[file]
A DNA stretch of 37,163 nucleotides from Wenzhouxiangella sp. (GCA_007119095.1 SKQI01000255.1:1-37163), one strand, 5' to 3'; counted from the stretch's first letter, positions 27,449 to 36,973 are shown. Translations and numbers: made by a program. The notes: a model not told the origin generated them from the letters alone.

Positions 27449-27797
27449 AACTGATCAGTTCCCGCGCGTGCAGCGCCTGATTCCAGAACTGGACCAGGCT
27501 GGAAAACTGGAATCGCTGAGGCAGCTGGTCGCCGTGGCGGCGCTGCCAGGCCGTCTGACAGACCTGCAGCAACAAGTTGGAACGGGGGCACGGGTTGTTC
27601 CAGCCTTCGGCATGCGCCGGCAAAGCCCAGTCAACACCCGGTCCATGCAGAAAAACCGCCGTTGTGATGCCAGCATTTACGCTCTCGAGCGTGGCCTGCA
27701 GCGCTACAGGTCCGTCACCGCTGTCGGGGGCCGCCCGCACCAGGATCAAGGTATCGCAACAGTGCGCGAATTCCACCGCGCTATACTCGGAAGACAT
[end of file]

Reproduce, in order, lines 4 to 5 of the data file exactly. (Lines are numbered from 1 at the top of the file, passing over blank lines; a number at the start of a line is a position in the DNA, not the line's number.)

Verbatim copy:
27501 GGAAAACTGGAATCGCTGAGGCAGCTGGTCGCCGTGGCGGCGCTGCCAGGCCGTCTGACAGACCTGCAGCAACAAGTTGGAACGGGGGCACGGGTTGTTC
27601 CAGCCTTCGGCATGCGCCGGCAAAGCCCAGTCAACACCCGGTCCATGCAGAAAAACCGCCGTTGTGATGCCAGCATTTACGCTCTCGAGCGTGGCCTGCA